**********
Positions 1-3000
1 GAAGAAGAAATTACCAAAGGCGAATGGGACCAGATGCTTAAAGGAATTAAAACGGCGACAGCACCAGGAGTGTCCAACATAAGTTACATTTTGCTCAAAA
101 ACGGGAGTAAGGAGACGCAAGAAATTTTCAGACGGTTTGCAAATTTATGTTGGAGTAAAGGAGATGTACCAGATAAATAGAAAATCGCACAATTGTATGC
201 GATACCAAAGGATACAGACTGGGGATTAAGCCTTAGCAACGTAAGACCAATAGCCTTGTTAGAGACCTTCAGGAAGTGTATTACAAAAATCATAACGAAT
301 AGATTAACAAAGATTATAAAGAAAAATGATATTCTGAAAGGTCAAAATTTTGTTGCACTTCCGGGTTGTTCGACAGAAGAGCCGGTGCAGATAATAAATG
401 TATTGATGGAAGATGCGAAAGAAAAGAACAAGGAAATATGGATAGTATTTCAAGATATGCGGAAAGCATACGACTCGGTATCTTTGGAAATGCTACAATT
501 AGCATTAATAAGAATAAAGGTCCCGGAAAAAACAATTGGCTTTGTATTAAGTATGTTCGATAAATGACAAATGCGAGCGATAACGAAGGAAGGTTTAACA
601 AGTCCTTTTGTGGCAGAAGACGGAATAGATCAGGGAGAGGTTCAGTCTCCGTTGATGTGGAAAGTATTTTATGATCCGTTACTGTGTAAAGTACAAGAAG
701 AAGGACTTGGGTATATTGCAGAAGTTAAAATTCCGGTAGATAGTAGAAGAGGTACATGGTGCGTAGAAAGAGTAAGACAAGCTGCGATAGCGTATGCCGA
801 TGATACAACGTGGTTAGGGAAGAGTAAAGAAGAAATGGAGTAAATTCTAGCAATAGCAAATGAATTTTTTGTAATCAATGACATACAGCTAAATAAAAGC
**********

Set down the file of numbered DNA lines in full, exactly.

Positions 1-3000
1 GAAGAAGAAATTACCAAAGGCGAATGGGACCAGATGCTTAAAGGAATTAAAACGGCGACAGCACCAGGAGTGTCCAACATAAGTTACATTTTGCTCAAAA
101 ACGGGAGTAAGGAGACGCAAGAAATTTTCAGACGGTTTGCAAATTTATGTTGGAGTAAAGGAGATGTACCAGATAAATAGAAAATCGCACAATTGTATGC
201 GATACCAAAGGATACAGACTGGGGATTAAGCCTTAGCAACGTAAGACCAATAGCCTTGTTAGAGACCTTCAGGAAGTGTATTACAAAAATCATAACGAAT
301 AGATTAACAAAGATTATAAAGAAAAATGATATTCTGAAAGGTCAAAATTTTGTTGCACTTCCGGGTTGTTCGACAGAAGAGCCGGTGCAGATAATAAATG
401 TATTGATGGAAGATGCGAAAGAAAAGAACAAGGAAATATGGATAGTATTTCAAGATATGCGGAAAGCATACGACTCGGTATCTTTGGAAATGCTACAATT
501 AGCATTAATAAGAATAAAGGTCCCGGAAAAAACAATTGGCTTTGTATTAAGTATGTTCGATAAATGACAAATGCGAGCGATAACGAAGGAAGGTTTAACA
601 AGTCCTTTTGTGGCAGAAGACGGAATAGATCAGGGAGAGGTTCAGTCTCCGTTGATGTGGAAAGTATTTTATGATCCGTTACTGTGTAAAGTACAAGAAG
701 AAGGACTTGGGTATATTGCAGAAGTTAAAATTCCGGTAGATAGTAGAAGAGGTACATGGTGCGTAGAAAGAGTAAGACAAGCTGCGATAGCGTATGCCGA
801 TGATACAACGTGGTTAGGGAAGAGTAAAGAAGAAATGGAGTAAATTCTAGCAATAGCAAATGAATTTTTTGTAATCAATGACATACAGCTAAATAAAAGC